Partnering with shea crushers for local economic impact | Bunge Loders Croklaan
Back to overview
Partnering with shea crushers for local economic impact
Shea - Where Life Grows
April 11, 2022
Local impact with global reach
How to keep the economic growth in shea region

For over 50 years, Bunge Loders Croklaan has played a leading role in the sourcing, crushing and processing of shea. One of the main pillars on which our Where Life Grows program was set up is the creation of socio-economic value at the origin. We are committed to strengthening the shea infrastructure and supply chain, supporting local crushers and shea collectors with improved working conditions and economic opportunities. For some time now, we have been partnering with Mali Shi, the only large-scale industrial shea crushing factory in Mali, Africa. Recently, we spoke to the CEO, Simballa Sylla, who is also the President of the Global Shea Alliance. He told us all about the leaps of progress the region has been making over the years due to employment generation and the empowerment of women cooperatives.

Why set up a crushing facility in Mali?
As a raw material, shea is widely available in Mali. However, prior to 2017, Mali did not have a shea-butter factory, so the shea nuts were shipped to Europe for crushing and refining. As a result of this, jobs and economic growth disappeared into Europe, along with the shea nuts.

Together with Bunge Loders Croklaan, we researched the potential of building a shea crushing factory in the region, which was eventually commissioned in 2020. The shea nuts that are picked in Mali are crushed into rich shea butter at the Mali Shi crushing facility. The next step in the supply chain is the refining of this shea butter, which is now done by our partner, Bunge Loders Croklaan, in their plant in Tema, Ghana. This construction keeps all economic activity from this part of the supply chain in West-Africa: it ensures a localized supply chain that empowers local African entrepreneurs to generate employment. And the numbers speak for themselves. Starting with 0 employees in 2020, we currently have over 100 direct employees in our crushing facility – and this number is set to grow further!

Part of the crew working at the Mali Shi Crushing facility on the left, Simballa Sylla on the right

A fruitful partnership

What is the nature of your partnership with Bunge Loders Croklaan?
Bunge Loders Croklaan has never been a typical client for us. We have been working together even before we built our crushing factory. We have taken their advice in each step of the way. Besides partnering to gain market entry, Bunge Loders Croklaan provides us with technical support that can further enhance the functioning of our factory. For example, they provide trainings for food safety for Mali Shi employees and knowledge transfer on building efficient logistics. Endeavours such as these help improve the quality of our shea butter to meet global market standards.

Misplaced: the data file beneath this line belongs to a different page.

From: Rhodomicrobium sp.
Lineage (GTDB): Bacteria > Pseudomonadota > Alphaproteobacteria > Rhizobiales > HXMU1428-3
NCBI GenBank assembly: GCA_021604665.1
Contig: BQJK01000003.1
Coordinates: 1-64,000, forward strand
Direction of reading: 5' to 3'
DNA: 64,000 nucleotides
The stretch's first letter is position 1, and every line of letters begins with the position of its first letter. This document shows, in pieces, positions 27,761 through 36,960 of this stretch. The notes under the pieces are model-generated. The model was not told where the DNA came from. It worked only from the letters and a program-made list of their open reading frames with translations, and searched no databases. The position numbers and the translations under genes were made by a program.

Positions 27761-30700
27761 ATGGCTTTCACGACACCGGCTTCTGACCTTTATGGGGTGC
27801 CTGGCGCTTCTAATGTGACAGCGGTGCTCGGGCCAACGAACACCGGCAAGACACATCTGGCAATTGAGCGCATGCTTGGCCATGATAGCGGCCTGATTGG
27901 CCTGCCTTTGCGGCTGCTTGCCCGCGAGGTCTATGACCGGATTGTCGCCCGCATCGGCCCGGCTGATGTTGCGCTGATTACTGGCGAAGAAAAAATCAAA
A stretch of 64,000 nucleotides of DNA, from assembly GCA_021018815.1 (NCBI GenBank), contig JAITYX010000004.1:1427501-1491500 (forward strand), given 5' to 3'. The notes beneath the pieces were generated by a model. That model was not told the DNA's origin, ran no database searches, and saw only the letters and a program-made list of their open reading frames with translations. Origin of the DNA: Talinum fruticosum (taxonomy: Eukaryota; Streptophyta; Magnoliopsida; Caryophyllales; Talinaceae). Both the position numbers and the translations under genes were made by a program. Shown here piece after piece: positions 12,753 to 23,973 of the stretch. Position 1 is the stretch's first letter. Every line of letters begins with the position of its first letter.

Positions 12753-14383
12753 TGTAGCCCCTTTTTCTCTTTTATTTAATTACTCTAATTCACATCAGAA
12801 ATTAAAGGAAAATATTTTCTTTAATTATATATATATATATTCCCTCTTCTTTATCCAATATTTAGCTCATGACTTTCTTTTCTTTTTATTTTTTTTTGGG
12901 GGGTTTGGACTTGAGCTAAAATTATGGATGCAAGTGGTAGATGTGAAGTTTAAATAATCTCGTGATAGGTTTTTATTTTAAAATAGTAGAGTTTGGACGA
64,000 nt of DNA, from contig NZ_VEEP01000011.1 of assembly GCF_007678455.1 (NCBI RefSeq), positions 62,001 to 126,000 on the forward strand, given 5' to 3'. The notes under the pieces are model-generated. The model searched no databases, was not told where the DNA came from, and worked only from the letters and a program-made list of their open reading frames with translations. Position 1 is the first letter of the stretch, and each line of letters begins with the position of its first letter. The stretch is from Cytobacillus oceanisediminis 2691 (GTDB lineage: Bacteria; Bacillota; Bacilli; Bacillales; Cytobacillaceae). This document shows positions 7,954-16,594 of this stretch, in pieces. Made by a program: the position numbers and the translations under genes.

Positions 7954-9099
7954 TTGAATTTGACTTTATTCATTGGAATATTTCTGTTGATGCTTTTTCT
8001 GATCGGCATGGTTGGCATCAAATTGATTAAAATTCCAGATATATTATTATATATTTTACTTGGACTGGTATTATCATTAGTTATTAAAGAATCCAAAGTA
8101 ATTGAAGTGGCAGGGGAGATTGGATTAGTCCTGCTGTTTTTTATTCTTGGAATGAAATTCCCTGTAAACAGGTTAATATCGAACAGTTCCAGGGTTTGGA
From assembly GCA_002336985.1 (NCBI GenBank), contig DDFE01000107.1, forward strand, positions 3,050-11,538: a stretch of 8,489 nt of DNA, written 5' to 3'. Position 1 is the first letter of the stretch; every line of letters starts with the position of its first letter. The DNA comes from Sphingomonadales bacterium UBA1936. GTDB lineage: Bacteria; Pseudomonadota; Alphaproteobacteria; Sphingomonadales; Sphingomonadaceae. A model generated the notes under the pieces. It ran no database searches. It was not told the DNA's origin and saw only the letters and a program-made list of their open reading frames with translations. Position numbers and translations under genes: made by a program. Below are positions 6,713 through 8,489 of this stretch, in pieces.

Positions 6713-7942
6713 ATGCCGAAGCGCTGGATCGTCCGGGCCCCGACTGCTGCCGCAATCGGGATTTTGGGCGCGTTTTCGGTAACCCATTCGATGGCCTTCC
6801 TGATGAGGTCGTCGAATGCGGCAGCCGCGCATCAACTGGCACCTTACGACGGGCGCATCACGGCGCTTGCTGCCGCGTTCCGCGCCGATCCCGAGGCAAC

Can you explain how Mali Shi sources its raw materials?
We receive shea nuts for crushing from two sources – directly from women cooperatives, and from traders. The link with the women cooperatives is not simply commercial, it also helps us invest in a sustainable partnership. At Mali Shi, our aim is to foster long-term partnerships that help both the women cooperatives as well as our factory thrive. It is very important to us that we treat the women as our business partners. We negotiate on pricing, quality, quantity. But most importantly, we put everything in a contract and sign it. This close relationship that translates into business partnership is based on mutual trust. We entrust the women cooperatives with advance payment and are in turn rewarded with high-quality shea nuts that the women pick during the season. Next to this, it gives the women cooperatives the opportunity to start with sustainability projects such as fair payments and bonusses or promoting solar energy in the communities.

Keeping the whole process – from sourcing to crushing to refining shea – within the countries of origin, directly and indirectly impacts West-African inhabitants: the lives of the women shea cooperatives and employees. We currently work with more than 26,000 women. With an average of 6 members per family, this implies a direct influence on more than 156,000 individuals!

Looking at the future

What is your take-out for the future?
We believe the key to building a better tomorrow for shea communities is by being deeply invested in their growth and prosperity. Bunge Loders Croklaan also shares this view. They consciously choose to have the crushing and processing of the shea nuts done in Africa and not in Europe. This really places them at the forefront of progress for the local region.

To further concretize on our plans for the future, we are currently working on more projects for the coming year and our focus will be on:
-  Women empowerment by way of business training and cooperative development activities, impacting approximately 8,000 women in 5 different communities
-  Environmental development through nurseries and planting of shea plants
-  Socio-economic development through warehousing, (digital) traceability system and quality training

Before we say our goodbyes for this interview, Simballa adds, “What I appreciate about Bunge Loders Croklaan is that they are not looking to gain producing share but helping set up local factories like Mali Shi, and then pushing the standards of quality. Ours may be a young business compared to others, but it is a promising one. It is easier for us to integrate sustainability, and with the help of partners like Bunge Loders Croklaan we certainly foresee a bright future ahead!”

Meet our partner

Simballa works at Mali Shi Crushing facility.

Visit their website here: MaliShi.


Related stories